- U.S.Associated Press
While Chicago officials took extraordinary steps Sunday to patrol and restrict access to downtown in the hopes of preventing further chaos after tense weekend protests over the death of George Floyd, destruction and unrest spread to the city's neighborhoods and suburbs. Crowds broke into a Family Dollar store at a South Side strip mall. Multiple suburban shopping malls were closed, including in Calumet City, where the mayor declared a “state of emergency."
- BusinessMotley Fool
Here's how much stimulus money could be coming soon The $3 trillion HEROES Act would entitle some families to larger payments the second time around. Here's what you'd get if the Senate passes the bill as written: Adults would get $1,200 per person, the same as the CARES Act Families also would be entitled to $1,200 per dependent, up to a maximum of three dependents. The CARES Act provided just $500 per dependent Families with two adults and three dependents could get a maximum payment of $6,000 The HEROES Act also makes more dependents eligible for the money.
- BusinessYahoo Finance
Here's how investors should be thinking through the impact of social unrest sweeping the country.
- CelebrityDigital Spy
The Tyler Crowley actor was 30 years old.
LAPD Chief Michel Moore Says George Floyd’s Death Is On Looters’ Hands “As Much As” Officers’, Then Says He Misspoke
At a press conference held by Los Angeles Mayor Eric Garcetti on Monday, the city's police chief, Michel Moore, initially sought to place blame on those fomenting violence. "Last night," said Moore, "just under 700 arrests. Of that, just under 70 were for looting and burglarizing." Of the incident that sparked the protests, the death […]
- U.S.LA Times
USC distanced itself from a booster after 'abhorrent and blatantly racist tweets' in the wake of mass protests over the death of George Floyd.
- U.S.The Wrap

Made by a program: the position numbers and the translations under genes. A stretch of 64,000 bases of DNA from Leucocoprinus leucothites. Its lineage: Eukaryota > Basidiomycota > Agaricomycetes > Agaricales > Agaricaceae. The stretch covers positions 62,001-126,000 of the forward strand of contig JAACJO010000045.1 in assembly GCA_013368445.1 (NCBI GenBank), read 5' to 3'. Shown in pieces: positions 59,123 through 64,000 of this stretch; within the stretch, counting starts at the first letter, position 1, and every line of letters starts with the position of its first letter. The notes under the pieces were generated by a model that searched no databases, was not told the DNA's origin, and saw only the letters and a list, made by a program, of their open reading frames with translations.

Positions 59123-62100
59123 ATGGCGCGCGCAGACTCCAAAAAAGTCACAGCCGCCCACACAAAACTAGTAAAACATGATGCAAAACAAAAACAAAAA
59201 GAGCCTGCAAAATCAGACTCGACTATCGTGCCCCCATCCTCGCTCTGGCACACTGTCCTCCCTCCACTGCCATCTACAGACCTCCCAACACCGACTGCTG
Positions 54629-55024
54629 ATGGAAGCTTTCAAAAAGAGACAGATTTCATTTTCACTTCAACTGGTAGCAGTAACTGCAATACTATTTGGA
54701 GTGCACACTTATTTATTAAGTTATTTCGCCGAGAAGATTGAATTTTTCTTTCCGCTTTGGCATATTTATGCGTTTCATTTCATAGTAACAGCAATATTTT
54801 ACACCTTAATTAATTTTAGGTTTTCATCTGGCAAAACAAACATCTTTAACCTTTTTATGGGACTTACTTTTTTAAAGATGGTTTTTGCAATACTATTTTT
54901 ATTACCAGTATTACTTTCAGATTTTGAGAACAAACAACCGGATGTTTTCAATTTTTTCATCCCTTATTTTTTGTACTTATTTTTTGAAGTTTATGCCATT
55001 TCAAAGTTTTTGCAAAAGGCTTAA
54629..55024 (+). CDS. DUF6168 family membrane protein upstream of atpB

In a huge new wrinkle to the labyrinthine “Tiger King” saga, Big Cat Rescue owner Carole Baskin won a lawsuit against her imprisoned nemesis Joseph “Joe Exotic” Maldonado-Passage and was granted control of the Garvin County, Oklahoma property at the center of the hit Netflix docu-series.As detailed in “Tiger King,” Baskin had already won a trademark infringement lawsuit against Exotic in 2011, and Exotic was ordered to pay her $1 million. But prior to the judgement, Exotic transferred ownership of the 6.2 acre Greater Wynnewood Exotic Animal Park property to his mother, which meant that Baskin could not take ownership of the zoo as payment for that judgement.But in the subsequent lawsuit, filed in 2016, Baskin alleged that Exotic had transferred had fraudulently given the property to his mother in order to evade his creditors, something his mother later admitted to under oath, according to the suit. And on Monday, a federal judge in Oklahoma city agreed, ruling that the transfer was “fraudulent,” and that Baskin had “sufficiently traced funds to allow for the imposition of a constructive trust under Oklahoma law.”Also Read: Facebook Staff Stage Virtual Walkout Over Inaction on Trump PostsJudge Scott Palk has given the Greater Wynnewood Development Group, the company that operates the facilities on the land, 120 days to vacate and to hand over title to the land, as well as control of all portable buildings and several vehicles. Greater Wynnewood Development Group must also remove all animals currently on the property, though the ruling did not provide any guidelines for doing so.The development is unlike to make much of a difference to Exotic, who is currently serving a 22-year prison sentence for hiring a hitman to murder Baskin.Pamela Chelin contributed to this report.Read original story ‘Tiger King': Judge Grants Carole Baskin Control of Joe Exotic’s Former Oklahoma Zoo At TheWrap